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Robbery

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Section 8(1) of the Theft Act 1968

Robbery adds to the definition of theft the use of force or threat of force from D. Sometimes referred to as aggravated theft.

 

"A person is guilty of robbery if he steals and

immediately before or

at the time of doing so,

and in order to do so,

he uses force on any person or

puts or

seeks to put any person in fear of being then and there subjected to force."

  • Maximum life imprisonment

  • Indictable only, alternative verdict = theft

  • Alternative charge = assault with intent to rob.

  • Logically it is not possible to charge an attempted robbery – there must be a theft.

Assault with intent to rob. Section 8(2)

"A person guilty of robbery, or of an assault with intent to rob, shall on conviction on indictment be liable to life imprisonment."

Actus reus = 3 Main elements

Same as theft plus force.

(a) Stealing;

(b) Using force; or

(c) Fear, of force being used.

Mens rea = same as theft

Steals

There must be a theft

Without a theft there cannot be a robbery

Robinson (1977) CA

All the elements required for section 1(1) theft are necessary to prove robbery.

So, where defendant honestly believed he was entitled to property – held not to be robbery. 

Corcoran v Anderton (1980) QBD

The defendants wrestled with the owner for possession of a handbag. They ran off without the bag, but they had caused her lose possession this was an appropriation, therefore a theft had occurred

Actus reus

Immediately before or at the Time of Stealing.

Theft is a continuing offence.

But, courts are flexible.

To interpret this literally would have a limiting effect on the scope of the section. Undoubtedly bank robbers who threaten people with force to make good their 'get a way' use force 'afterwards', but are still robbers – the theft is continuing.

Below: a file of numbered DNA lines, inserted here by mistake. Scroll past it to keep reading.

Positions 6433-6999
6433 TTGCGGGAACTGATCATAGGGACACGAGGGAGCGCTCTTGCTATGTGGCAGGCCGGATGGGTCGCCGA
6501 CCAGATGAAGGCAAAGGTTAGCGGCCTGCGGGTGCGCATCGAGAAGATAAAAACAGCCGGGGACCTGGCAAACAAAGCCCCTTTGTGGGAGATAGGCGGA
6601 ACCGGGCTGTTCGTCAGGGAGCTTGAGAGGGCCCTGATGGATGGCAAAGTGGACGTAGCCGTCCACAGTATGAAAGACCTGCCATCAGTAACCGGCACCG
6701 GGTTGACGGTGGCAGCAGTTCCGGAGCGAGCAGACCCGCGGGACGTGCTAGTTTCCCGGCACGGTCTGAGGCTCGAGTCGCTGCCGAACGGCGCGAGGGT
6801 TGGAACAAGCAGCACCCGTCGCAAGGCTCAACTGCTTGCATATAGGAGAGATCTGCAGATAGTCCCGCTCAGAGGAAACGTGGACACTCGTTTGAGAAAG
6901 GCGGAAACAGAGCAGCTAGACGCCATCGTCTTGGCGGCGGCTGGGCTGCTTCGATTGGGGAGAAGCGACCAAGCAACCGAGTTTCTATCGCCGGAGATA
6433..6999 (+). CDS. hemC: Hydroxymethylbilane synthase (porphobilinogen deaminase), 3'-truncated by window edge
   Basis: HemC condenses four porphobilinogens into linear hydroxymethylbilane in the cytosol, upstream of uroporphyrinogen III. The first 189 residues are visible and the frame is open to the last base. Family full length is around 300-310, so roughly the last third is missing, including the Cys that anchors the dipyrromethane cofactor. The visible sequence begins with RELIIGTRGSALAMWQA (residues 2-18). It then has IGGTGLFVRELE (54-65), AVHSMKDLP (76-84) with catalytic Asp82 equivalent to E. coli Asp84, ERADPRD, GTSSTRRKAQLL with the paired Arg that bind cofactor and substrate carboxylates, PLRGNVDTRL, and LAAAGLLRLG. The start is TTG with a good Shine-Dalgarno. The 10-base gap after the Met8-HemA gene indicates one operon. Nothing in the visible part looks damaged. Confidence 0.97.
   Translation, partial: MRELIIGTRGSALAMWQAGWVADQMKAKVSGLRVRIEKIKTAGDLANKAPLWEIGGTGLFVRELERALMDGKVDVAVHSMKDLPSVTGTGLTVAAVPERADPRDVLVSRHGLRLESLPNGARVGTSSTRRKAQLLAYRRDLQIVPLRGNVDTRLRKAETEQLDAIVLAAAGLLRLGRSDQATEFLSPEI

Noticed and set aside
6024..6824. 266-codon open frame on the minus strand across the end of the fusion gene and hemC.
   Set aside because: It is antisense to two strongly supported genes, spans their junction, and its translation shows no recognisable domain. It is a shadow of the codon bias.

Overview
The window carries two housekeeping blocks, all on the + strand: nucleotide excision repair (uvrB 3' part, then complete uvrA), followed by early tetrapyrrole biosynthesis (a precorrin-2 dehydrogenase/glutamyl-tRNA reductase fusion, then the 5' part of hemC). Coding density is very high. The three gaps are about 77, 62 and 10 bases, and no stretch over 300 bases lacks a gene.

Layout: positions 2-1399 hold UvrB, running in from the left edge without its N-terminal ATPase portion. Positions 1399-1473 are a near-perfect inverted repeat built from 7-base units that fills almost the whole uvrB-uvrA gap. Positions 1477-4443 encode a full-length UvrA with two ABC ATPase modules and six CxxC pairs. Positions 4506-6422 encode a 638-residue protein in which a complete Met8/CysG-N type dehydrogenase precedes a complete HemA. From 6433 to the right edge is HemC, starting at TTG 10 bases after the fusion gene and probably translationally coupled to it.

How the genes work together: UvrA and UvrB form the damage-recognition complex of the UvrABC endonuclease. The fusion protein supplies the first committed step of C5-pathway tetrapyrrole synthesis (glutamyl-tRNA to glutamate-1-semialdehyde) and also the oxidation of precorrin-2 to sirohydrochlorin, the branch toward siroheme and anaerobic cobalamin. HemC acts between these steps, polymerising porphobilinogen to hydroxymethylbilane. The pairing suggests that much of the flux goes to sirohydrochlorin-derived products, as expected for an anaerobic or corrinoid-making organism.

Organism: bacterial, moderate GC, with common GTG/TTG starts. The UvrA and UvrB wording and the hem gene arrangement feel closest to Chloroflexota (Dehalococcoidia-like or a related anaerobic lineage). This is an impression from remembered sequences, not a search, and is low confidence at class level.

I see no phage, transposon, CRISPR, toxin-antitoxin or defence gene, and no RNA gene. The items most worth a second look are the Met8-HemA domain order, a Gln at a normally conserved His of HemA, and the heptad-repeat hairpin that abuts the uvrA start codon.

Hale (1978) CA

Force was used to stop a woman raising the alarm while her jewellery box was being stolen. A substantial part of the force took place when the box was in the thieves' possession. Therefore, violence may come after the act of theft.

Guilty

Lockley (1995)

Stopped leaving an off-licence by shopkeeper, assaulted him to escape. Hale applied, Gomez not relevant.

Guilty

And in order to do so.

Theft from a disabled victim after a fight would not be robbery

Actus reus

  • Uses force on any person or

  • Puts or seeks to put any person in fear of being

  • Then and there subjected to force.

There must be force (not violence, nor necessarily an assault)

More is needed than to take the property from a passive victim as in snatching a handbag from an unsuspecting victim.

 

More is needing than the force used to pick a pocket.

 

But amount of force can be quiet slight, e.g. a nudge causing V to lose balance.

 

The force must be against a person so this could not include a dog.

 

Applying force to the property being taken (the shopping bag in the case of Clouden) is applying force to the person who is resisting.

 

Resisting or unresisting victim

The distinction between a victim who resisted having his property taken (for example snatching a handbag) used to be important, but it is not now, it is up to the jury to decide if the 'snatching' amounts to force.

Snatching of property, such as a handbag from an unresisting owner would constitute force (Clouden), despite the CLRC expressed belief to the contrary.

Blind victim?

Need not be aware of force, requirement includes seeking to put V in fear

Clouden (1987)

The complainant need not 'fight back'; overcoming resistance counts as force for Section 8. So snatching a handbag can be robbery.

Jury to decide on ‘force’.

The proof of use or threat of use of force must be established. This should generally be left to the jury. Even the merest use of force is necessary.

Dawson (1977) CA

Whether force used or threatened is for jury to decide. Standing around and nudging a victim could be force.

Smith v Desmond (1965) HL

Force can be used or threatened against any person, not just the owner of the property stolen.

 

Bank robbers for example might tie up customers to stop them raising the alarm, but have no interest in taking their personal property.

 

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